volved. Use of the computers is exducted to measure radioactivity in sea pected to allow forecasts to be made water and marine organisms.
much more rapidly than heretofore, so More detailed information on health that the final decision to conduct or and safety measures relating to the postpone a test can take last-minute test series follows:
weather observations into account."
Models of the clouds produced by largeFALLOUT PREDICTIONS
1 The fallout computer, designed by the
National Bureau of Standards, works in the Tests will be conducted only when
following way: the forecast pattern of significant fall
Weather information and estimates of the out is entirely within the danger area, diameter and height of the cloud and the in which there are no inhabitants. In distribution of radioactivity within the cloud forecasting fallout patterns, scientists
are fed into the computer by setting various
dials. One-twentieth second after the data will make use of improved methods of is set up, the machine visually displays a precollecting and evaluating data which dicted fallout pattern on the face of a telehave been developed as a result of in- | vision-like tube. The predicted radioactive tensive study of the problem of pre
intensity at any point up to 250 mlles or
more from ground zero is indicated by the dicting fallout in the vicinity of the brightness of the pattern at the particular Proving Ground.
point in question.
scale nuclear detonations have been de- Regular air and sea searches of the veloped as result of experience area will be conducted in advance of gained from the 1954 testing operations, the start of operations. Before each and these also are expected to improve shot, the patrol of the danger area will fallout predictions.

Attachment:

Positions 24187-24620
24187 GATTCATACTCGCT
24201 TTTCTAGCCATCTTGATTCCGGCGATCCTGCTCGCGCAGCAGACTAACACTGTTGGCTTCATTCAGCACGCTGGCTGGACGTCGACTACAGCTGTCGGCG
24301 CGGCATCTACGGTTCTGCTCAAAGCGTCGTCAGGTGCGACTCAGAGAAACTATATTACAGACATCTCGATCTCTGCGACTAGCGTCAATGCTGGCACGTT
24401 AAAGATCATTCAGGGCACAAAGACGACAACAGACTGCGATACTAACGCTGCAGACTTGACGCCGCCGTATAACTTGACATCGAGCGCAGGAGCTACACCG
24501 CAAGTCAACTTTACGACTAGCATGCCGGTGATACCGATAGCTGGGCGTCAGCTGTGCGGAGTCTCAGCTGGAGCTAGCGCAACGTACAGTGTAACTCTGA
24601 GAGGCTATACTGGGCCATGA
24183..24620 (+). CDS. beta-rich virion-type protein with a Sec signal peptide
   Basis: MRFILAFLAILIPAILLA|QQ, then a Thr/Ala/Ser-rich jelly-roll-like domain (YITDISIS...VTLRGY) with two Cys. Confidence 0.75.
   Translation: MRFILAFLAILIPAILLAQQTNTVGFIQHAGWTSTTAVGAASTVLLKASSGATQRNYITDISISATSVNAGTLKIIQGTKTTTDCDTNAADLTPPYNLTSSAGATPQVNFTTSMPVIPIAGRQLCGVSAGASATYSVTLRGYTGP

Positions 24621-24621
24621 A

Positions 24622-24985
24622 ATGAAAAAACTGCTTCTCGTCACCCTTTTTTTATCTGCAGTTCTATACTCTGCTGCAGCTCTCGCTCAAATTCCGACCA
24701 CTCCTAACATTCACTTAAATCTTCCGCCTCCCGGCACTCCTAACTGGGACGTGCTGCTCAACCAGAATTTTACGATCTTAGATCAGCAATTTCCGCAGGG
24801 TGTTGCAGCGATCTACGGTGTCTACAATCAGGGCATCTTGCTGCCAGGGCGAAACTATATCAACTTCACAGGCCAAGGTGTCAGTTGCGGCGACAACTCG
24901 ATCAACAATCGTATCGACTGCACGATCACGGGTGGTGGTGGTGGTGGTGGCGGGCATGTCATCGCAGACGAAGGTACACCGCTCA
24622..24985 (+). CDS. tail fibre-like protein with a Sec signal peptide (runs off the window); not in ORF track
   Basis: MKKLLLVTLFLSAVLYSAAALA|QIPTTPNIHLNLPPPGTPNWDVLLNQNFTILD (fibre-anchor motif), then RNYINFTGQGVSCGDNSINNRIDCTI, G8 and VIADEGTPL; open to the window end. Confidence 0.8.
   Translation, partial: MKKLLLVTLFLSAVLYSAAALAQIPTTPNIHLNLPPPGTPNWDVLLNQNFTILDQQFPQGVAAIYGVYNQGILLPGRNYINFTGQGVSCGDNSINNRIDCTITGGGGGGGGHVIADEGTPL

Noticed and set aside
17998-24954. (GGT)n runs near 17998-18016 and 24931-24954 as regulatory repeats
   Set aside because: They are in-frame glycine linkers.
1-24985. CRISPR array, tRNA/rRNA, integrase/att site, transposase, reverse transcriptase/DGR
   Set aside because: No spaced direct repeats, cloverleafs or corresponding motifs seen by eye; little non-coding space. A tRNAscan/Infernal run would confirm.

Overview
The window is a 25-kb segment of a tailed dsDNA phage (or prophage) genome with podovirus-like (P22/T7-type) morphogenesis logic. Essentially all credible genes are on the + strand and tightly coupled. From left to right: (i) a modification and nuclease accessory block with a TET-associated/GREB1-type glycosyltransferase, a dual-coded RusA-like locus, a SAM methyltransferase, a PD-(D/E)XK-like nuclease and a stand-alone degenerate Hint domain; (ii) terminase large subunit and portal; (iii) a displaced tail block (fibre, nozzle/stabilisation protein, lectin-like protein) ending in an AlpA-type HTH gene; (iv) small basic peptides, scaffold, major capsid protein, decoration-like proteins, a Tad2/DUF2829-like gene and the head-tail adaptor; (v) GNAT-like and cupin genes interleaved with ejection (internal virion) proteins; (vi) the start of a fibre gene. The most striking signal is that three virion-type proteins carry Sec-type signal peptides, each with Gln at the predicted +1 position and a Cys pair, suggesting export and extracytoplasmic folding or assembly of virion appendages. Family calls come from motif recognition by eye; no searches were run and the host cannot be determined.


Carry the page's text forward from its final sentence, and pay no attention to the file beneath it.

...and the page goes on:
be intensified, particularly in the area With better weather information, where fallout is forecast. more accurate cloud models, and faster procedures made possible by computing RADIATION MONITORING IN machines, the fallout prediction unit PROVING GROUND REGION will be able to make much more rapid and accurate forecasts of fallout pat- After each detonation, aircraft will terns than was possible two years ago. track the radioactive cloud. In addi
tion, aircraft using aerial monitoring Tests will be conducted only when
equipment will survey populated areas significant fallout is predicted entirely
south and east of the Proving Ground within the danger area.
to detect any radioactivity on land
masses and on the surface of the sea. ENERGY RELEASE OF
Radiological safety personnel, DETONATIONS
equipped with radiation detection and
measuring instruments and two-way As announced on March 1, 1956, the radios to enable them to communicate 1956 tests will involve weapons gen- with the central Task Force Radsafe erally smaller in yield than those tested Office, will be stationed on the nearby during the 1954 series. The energy inhabited atolls to the east and south release of the largest 1956 test is ex- of the Proving Ground, and at weather pected to be substantially below that of stations of the weather reporting netthe maximum 1954 test.
work. In the unlikely event of sig
nificant fallout in an inhabited area, DANGER AREA
the monitors would warn the inhabi
tants and advise and assist them in The danger area is generally rectan- taking safety measures. The monitors gular in shape and comprises roughly also will train Marshallese medical 375,000 nautical square miles. Its practitioners and health aids in basic boundaries were announced on March emergency measures. 1, 1956. While slightly smaller than
danger zone used in the latter part EMERGENCY PLANNING of the 1954 series, the area is many
As a result of the monitoring protimes larger than the initial danger